Speedy's injury (still not 100% sure what it is), doesn't have a punch line or an easy resolution; yet. I don't really want to write about it, but I know many people are looking forward to his return-to-action, and I felt an obligation to give an update. It has been difficult to stay positive and hopeful since if I am not vigilant, I can quickly get sucked into the what if game. It's something I've worked on over the years and have finally gotten good at avoiding.
So, I am working very hard to put into practice my own belief system. It's easy to do when life is easy, but much harder when when we encounter rough patches. In her book, Science and Health, Mary Baker Eddy provides many pieces of wisdom that I focus on when things aren't going so well. One of my favorites is this one: "Science knows no relapse from nor return to harmony, but holds the divine order or spiritual law, in which God and all that He creates are perfect and eternal …"
No relapse from nor return to harmony … It has always been. This means that we live and thrive in a perfect state of existence. For me personally, this means that in God's eyes Speedy is already whole and sound and has never been anything but harmonious in his way of going. Choosing to embrace this Truth is difficult to do in "real" life, but it's what I strive to do, and why not? Why not view the world as working in harmony? Wouldn't we all be happier if we did?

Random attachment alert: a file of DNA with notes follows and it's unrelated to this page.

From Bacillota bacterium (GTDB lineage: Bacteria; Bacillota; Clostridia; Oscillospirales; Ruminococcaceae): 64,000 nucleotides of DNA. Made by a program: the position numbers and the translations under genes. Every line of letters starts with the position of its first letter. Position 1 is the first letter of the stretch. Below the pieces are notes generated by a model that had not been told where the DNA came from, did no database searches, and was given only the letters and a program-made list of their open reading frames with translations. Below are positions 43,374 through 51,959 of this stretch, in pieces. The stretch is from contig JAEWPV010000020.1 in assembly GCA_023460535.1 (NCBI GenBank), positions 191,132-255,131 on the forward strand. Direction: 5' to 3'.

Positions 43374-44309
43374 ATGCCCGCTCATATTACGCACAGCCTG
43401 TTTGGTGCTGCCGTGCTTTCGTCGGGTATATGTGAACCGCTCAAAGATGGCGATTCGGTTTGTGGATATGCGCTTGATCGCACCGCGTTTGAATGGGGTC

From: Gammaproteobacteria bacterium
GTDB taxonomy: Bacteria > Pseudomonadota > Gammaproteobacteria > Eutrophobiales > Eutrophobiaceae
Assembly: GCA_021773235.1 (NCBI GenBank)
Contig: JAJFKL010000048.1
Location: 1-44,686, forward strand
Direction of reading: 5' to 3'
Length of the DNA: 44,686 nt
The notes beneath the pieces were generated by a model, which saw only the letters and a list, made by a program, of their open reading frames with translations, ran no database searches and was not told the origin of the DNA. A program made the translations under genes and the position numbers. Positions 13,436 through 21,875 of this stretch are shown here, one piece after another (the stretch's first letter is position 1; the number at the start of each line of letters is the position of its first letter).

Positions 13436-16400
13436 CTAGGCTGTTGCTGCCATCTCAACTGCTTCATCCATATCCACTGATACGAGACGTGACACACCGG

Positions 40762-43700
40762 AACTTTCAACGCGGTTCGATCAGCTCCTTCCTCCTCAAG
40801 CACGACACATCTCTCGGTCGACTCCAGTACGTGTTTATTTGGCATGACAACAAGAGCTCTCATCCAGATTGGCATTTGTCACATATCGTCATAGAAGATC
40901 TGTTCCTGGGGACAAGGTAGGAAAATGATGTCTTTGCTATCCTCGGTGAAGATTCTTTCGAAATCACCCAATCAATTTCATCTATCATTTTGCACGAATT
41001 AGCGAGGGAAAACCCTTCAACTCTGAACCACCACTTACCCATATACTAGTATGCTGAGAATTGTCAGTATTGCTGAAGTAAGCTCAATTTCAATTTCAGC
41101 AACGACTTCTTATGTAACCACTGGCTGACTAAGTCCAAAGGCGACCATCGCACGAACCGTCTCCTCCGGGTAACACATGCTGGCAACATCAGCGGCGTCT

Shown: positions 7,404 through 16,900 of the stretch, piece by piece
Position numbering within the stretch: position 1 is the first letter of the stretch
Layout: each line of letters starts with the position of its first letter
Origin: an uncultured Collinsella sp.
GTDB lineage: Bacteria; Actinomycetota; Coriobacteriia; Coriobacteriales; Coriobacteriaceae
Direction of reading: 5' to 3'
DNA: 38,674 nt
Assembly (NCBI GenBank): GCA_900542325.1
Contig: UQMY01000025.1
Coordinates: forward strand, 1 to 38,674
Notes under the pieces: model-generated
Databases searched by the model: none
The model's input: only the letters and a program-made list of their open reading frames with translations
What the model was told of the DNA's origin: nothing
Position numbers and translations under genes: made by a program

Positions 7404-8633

So I haven't written about how worried I am each afternoon when I check on my boy. I try not to pick at him and see how lame he actually is. I simply arrive each day expecting to see my sound and happy horse waiting at the gate. Has he been sound? Not completely. He is improving though, and I will go to the barn this morning feeling grateful for his soundness.
I did ride him last night around the neighborhood. He felt pretty good, but there were baubles here and there that suggested he's still not quite healed. He is barefoot in the front so I did put Easyboots on. It may well be that some of the shortness of stride is due to being tender footed. When I trot him out on the lawn, before I saddled or put the boots on, he looked pretty darn good.
I know that in a short time, this situation will pass, and I will forget about it entirely. Some day I will read back over this post and say, see, that did resolve itself easily!
I'd like to leave you with one more thought from Mary Baker Eddy: It is well to be calm in sickness; to be hopeful is still better; but to understand that sickness is not real and that Truth can destroy its seeming reality, is best of all, for this understanding is the universal and perfect remedy.